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Arch Microbiol. 1990;154(1):73-81.

Penicillin-induced changes in the cell wall composition of Staphylococcus aureus before the onset of bacteriolysis.

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Robert Koch-Institute, Federal Health Office, Berlin.


To analyze if chemical cell wall alterations contribute to penicillin-induced bacteriolysis, changes in the amount, stability, and chemical composition of staphylococcal cell walls were investigated. All analyses were performed before onset of bacteriolysis i.e. during the first 60 min following addition of different penicillin G doses. Only a slight reduction of the amount of cell wall material incorporated after penicillin addition at the optimal lytic concentration was observed as compared to control cells. However, the presence of higher penicillin G concentrations reduced the incorporation of wall material progressively without bacteriolysis. Losses of wall material during isolation of dodecylsulfate insoluble cell walls were monitored to assess the stability of the wall material following penicillin addition. Wall material grown at the lytic penicillin concentration was least stable but about 30% of the newly incorporated wall material withstood even the harsh conditions of mechanical breakage and dodecylsulfate treatment. Dodecylsulfate insoluble cell walls were used for chemical analyses. While peptidoglycan chain length was unaffected in the presence of penicillin, other wall parameters were considerably altered: peptide cross-linking was reduced in the wall material synthesized after addition of penicillin; reductions from approx. 85% in controls to about 60% were similar for lytic and also for very high penicillin concentrations leading to nonlytic death. O-acetylation was also reduced after treatment with penicillin; this effect paralleled the occurrence of subsequent bacteriolysis at different drug concentrations.(ABSTRACT TRUNCATED AT 250 WORDS).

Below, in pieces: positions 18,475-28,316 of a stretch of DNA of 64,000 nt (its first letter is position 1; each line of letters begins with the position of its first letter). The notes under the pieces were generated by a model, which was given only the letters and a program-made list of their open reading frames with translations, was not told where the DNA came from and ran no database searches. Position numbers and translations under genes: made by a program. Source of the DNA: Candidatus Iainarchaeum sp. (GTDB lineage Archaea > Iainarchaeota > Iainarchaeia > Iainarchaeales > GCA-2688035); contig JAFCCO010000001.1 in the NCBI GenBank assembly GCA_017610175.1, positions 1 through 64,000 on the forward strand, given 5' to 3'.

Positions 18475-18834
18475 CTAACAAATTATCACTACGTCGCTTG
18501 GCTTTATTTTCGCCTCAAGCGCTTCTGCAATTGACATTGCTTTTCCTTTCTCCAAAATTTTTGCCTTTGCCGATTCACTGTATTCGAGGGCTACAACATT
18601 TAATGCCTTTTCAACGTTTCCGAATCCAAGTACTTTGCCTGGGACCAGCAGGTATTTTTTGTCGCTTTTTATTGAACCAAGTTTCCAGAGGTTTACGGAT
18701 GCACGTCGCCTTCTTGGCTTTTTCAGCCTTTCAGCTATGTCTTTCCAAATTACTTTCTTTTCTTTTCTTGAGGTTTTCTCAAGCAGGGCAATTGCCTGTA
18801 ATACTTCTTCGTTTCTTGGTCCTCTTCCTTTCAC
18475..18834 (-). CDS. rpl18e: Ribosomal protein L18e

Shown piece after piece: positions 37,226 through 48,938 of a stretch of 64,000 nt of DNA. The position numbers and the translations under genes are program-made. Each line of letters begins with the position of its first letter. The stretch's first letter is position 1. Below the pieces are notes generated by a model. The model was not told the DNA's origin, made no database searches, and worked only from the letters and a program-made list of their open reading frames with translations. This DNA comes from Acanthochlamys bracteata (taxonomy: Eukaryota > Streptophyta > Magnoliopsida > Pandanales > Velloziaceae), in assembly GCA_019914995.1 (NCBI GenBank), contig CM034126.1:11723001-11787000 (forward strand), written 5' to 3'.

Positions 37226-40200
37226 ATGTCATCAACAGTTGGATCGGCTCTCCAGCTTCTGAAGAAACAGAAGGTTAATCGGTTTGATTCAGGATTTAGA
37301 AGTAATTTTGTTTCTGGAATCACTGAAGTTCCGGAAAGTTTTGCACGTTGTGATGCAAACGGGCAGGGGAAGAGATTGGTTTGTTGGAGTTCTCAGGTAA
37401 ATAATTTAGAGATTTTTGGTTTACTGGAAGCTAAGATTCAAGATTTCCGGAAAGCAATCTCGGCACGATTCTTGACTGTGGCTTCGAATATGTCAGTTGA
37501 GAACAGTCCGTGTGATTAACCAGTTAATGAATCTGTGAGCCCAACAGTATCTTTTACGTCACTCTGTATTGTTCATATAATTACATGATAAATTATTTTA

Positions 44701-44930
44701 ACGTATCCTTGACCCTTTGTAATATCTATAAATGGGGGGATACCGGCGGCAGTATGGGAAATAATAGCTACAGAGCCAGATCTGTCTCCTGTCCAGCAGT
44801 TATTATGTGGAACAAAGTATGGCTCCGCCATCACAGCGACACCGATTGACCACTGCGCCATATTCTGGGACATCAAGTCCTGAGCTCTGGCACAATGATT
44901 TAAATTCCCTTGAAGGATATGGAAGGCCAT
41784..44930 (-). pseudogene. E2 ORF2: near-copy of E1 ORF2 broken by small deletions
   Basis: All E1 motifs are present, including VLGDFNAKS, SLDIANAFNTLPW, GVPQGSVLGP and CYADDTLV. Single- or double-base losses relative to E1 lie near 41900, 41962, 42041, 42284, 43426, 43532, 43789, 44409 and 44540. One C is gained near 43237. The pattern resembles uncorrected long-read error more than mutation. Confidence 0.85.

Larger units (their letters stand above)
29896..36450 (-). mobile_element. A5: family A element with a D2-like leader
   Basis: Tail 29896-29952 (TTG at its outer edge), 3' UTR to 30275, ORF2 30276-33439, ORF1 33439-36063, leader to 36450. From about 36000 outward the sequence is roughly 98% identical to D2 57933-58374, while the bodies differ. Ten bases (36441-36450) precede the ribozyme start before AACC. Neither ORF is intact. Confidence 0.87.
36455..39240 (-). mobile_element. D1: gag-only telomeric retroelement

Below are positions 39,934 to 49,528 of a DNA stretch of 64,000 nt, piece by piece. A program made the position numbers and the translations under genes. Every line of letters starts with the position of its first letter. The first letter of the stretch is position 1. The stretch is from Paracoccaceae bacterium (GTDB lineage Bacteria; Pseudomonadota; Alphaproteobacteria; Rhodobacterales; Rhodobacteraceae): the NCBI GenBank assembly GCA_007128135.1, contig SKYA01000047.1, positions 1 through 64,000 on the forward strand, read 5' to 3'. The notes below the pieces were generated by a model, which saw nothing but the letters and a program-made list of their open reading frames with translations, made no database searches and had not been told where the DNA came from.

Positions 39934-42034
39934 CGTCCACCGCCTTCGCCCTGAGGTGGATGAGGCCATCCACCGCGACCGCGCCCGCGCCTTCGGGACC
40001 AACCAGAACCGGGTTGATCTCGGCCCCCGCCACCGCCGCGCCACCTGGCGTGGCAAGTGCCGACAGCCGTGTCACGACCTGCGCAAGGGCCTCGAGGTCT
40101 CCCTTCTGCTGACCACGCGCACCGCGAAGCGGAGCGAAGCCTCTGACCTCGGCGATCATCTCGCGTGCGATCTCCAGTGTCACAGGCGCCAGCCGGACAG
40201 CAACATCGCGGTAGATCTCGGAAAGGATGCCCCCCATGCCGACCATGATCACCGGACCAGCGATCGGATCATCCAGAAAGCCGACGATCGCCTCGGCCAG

[Indexed for MEDLINE]

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